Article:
Sanjay Sinvhal

2 years ago

My indigo flight for Jan'15 has been rescheduled. When I called Indigo to find put the options for refund or change to an alternate flight, I was told to read the fine print. It reads as below. So Airlines now can change their schedule by upto 3 hrs with no recourse to PAX. My Spicejet flight Mum-Del also got preponed from 0930am to 0730am but I have no option but to reach my destination 2 hrs before & wait for my connection.
Is this fair? Is this not a one sided rule which SC recently said is untenable in law (refering to real estate agreements).
Why AIrlines can't offer the same option to their PAX who are already booked with them & airline is earning interest on their advance bookings?
Pl take this with DGCA & amend this draconian rule.

Indigo T&C :
Flight Delays or Cancellations:
At any time after a Booking has been made, we may change our schedules and/or cancel, terminate, divert, postpone, reschedule or delay any flight where we reasonably consider this to be justified by circumstances beyond our control, or for reasons of safety, or for commercial reasons. Circumstances beyond IndiGo's control can include, without limitation, weather, air traffic control, mechanical failures, acts of terrorism, acts of nature, force majeure, strikes, riots, wars, hostilities, disturbances, governmental regulations, orders, demands or requirements, shortages of critical manpower, parts or materials, labour unrest etc. If an IndiGo flight is cancelled, rescheduled or delayed for more than three hours (depending on the length of the journey), a Customer shall have to right to choose a refund; or a credit for future travel on IndiGo; or re-booking onto an alternative IndiGo flight at no additional cost (subject to availability); subject to the requirements under the local laws of the country in which the flight has been cancelled, rescheduled or delayed.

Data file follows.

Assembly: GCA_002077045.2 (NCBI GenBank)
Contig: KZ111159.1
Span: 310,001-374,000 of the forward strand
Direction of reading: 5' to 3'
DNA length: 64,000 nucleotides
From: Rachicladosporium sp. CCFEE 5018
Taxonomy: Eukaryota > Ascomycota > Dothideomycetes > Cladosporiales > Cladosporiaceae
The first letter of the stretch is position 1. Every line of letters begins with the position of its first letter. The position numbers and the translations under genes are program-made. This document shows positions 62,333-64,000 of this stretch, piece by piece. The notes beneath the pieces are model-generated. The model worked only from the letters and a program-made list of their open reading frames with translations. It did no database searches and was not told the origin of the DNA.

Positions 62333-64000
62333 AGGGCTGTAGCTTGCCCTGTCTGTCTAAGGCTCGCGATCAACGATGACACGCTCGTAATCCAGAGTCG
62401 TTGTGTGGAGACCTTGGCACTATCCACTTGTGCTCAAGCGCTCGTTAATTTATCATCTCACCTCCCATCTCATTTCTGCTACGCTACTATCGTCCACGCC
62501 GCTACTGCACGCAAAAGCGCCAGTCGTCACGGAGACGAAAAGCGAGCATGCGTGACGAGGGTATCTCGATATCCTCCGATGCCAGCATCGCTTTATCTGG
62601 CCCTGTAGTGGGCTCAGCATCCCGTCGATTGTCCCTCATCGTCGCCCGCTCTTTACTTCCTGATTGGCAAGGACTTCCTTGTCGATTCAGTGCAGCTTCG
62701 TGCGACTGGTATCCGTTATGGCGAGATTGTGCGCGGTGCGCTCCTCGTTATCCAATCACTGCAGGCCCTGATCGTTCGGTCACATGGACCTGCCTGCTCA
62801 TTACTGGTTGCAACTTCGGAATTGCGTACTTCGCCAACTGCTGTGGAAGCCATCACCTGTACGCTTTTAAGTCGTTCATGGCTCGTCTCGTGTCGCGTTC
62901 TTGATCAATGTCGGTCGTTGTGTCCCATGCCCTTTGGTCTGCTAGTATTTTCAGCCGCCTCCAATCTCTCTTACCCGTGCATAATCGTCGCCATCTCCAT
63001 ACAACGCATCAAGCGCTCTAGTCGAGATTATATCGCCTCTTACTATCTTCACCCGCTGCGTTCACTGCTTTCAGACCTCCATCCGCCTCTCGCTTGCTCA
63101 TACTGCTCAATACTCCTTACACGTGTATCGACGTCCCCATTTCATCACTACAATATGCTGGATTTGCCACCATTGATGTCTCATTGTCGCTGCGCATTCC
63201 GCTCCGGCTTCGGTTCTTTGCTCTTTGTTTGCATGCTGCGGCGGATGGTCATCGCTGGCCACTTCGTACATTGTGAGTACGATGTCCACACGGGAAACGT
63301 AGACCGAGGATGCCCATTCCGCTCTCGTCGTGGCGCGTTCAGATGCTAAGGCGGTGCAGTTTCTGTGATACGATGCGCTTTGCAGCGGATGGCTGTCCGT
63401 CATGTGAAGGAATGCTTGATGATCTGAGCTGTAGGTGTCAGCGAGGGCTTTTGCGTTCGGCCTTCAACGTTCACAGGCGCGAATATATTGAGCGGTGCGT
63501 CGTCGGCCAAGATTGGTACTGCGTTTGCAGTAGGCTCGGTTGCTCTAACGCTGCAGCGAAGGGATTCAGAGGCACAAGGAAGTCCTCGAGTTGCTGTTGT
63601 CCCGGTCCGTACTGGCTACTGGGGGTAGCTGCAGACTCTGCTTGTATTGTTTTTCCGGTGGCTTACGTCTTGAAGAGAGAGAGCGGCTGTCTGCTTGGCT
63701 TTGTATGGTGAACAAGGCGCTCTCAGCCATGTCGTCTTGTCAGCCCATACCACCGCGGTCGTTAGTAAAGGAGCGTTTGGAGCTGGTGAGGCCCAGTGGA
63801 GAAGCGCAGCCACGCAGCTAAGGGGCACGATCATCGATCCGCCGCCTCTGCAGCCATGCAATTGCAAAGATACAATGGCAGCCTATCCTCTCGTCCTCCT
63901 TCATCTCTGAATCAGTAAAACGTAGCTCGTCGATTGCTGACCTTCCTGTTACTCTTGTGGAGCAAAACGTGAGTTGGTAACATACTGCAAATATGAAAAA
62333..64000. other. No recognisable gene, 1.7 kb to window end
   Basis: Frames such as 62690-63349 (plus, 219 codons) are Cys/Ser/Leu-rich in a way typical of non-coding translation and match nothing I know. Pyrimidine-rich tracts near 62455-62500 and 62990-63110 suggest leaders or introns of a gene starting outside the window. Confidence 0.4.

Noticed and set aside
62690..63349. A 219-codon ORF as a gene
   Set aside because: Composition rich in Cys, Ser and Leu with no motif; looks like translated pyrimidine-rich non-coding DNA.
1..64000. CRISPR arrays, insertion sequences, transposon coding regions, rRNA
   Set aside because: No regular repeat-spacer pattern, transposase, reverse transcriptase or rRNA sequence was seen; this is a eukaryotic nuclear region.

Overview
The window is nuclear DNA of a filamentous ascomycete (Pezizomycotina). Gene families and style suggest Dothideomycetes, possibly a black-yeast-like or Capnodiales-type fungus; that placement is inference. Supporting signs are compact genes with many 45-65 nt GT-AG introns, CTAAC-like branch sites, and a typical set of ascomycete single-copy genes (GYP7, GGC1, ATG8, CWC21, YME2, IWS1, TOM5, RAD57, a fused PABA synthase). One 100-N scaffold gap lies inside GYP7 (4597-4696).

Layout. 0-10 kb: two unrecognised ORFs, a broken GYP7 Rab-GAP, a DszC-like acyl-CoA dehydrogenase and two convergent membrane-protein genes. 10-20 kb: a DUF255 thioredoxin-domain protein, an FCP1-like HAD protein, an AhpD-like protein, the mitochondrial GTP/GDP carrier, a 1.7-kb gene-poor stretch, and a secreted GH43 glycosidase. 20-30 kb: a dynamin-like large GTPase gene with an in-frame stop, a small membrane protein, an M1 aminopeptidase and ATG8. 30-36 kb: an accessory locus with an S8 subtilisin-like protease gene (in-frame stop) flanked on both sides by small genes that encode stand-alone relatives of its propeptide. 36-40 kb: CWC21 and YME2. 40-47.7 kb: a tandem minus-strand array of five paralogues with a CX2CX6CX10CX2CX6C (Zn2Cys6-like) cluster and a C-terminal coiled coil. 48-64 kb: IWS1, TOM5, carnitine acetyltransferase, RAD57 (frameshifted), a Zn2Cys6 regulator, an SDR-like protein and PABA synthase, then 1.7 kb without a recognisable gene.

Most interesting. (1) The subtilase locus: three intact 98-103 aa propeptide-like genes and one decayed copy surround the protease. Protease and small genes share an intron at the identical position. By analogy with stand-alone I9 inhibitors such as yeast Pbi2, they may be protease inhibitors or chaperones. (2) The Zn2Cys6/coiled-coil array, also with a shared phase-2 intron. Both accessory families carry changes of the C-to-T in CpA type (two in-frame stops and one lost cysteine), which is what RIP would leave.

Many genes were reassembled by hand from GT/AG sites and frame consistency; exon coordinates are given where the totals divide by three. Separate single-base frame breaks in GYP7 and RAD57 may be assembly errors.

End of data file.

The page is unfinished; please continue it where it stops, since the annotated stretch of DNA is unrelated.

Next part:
In the special case in which a subsequent portion of an IndiGo flight is cancelled while a Customer is already in transit, such Customer shall have the right to choose to remain at the transit station and to be re-booked onto an alternative IndiGo flight to the final destination at no additional cost subject to availability; or to remain at the transit station and accept a partial refund for the portion of the flight not completed; or to return to the point of origin and receive a refund; or a credit for future travel on IndiGo; or re-booking onto an alternative IndiGo flight at no additional cost subject to availability. We strongly recommend all Customers to provide correct phone and email address, to enable us to inform of flight delays or cancellations in unforeseen cases. Customers who have not provided valid contact information at the time of Booking may not be entitled for any compensation. Contact our call centre (0) 99 10 38 38 38 or +91 124 6613838 if you have any queries.